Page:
Yah, I gotta agree with Gonzo here. My experience is that any troop that's used to patrol cooking can do much healthier, tastier (and personalized) meals in less time than a dining hall camp. More time for fun!

 

Patrol Cookin' options seem pretty limited SE. None listed in NC, SC. In GA I show three camps that offer a patrol cookin' option:

 

Camp Blue Heron in Riceboro

Woodruff Scout Reservation in Blairsville

Bert Adams Scout Reservation in Covington

 

All of them also have a dining hall.

 

This data's from a few years back, so you'd want to check to make sure the option was still available, but I expect yeh'd have good luck.

 

Beavah

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Gonzo I don't know how far north you're willing to go and still consider yourself in the "south" - I see that camp Saffran at Broad Creek Scout Reservation in Baltimore Area Council offers patrol cooking. Camp Marriott and Camp Bowman in the Goshen Scout Reservation (National Capital Area Council in DC region) also offer patrol cooking as an option.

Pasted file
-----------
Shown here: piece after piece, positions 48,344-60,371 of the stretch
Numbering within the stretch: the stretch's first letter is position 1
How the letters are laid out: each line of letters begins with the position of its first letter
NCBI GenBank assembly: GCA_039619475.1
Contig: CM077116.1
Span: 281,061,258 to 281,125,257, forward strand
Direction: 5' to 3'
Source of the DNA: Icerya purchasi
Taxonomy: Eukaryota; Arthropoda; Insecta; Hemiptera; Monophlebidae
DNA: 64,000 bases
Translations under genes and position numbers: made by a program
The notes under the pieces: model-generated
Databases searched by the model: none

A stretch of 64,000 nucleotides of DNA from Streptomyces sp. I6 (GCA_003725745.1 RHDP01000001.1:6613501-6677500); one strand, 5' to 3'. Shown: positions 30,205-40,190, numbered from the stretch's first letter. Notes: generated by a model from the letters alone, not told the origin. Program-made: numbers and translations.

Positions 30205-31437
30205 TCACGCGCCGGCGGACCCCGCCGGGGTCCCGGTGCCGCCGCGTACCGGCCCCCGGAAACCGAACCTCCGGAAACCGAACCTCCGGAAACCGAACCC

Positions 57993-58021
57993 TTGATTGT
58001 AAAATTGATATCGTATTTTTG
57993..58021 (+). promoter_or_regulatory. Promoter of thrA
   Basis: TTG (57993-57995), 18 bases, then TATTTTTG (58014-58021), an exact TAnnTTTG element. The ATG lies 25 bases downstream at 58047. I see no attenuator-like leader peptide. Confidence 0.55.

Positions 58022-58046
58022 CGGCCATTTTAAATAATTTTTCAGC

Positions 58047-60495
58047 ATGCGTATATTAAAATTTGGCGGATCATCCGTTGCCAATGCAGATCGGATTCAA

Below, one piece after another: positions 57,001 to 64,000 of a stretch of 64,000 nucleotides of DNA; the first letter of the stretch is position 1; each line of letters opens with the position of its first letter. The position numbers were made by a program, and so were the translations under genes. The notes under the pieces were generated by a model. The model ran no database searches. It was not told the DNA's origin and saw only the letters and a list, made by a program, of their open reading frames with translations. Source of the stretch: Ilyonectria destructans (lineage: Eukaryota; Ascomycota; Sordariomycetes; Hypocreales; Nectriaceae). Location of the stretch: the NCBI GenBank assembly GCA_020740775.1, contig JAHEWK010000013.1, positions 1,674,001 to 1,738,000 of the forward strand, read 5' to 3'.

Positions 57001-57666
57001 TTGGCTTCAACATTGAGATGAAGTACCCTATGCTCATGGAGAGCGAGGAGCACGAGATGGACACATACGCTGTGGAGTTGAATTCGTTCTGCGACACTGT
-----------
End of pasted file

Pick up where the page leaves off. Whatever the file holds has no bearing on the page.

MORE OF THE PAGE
I agree with your assessment of patrol cooking vs. dining halls.

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Woodruff Scout Reservation - Blairsville, GA ( North GA Mountains )

 

Three options for food

 

1) eat in dining hall

2) cook in campsite - camp provides food

3) cook in campsite - you bring food ( food discount given by camp )

 

Camp has large propane cooking stoves for insite cooking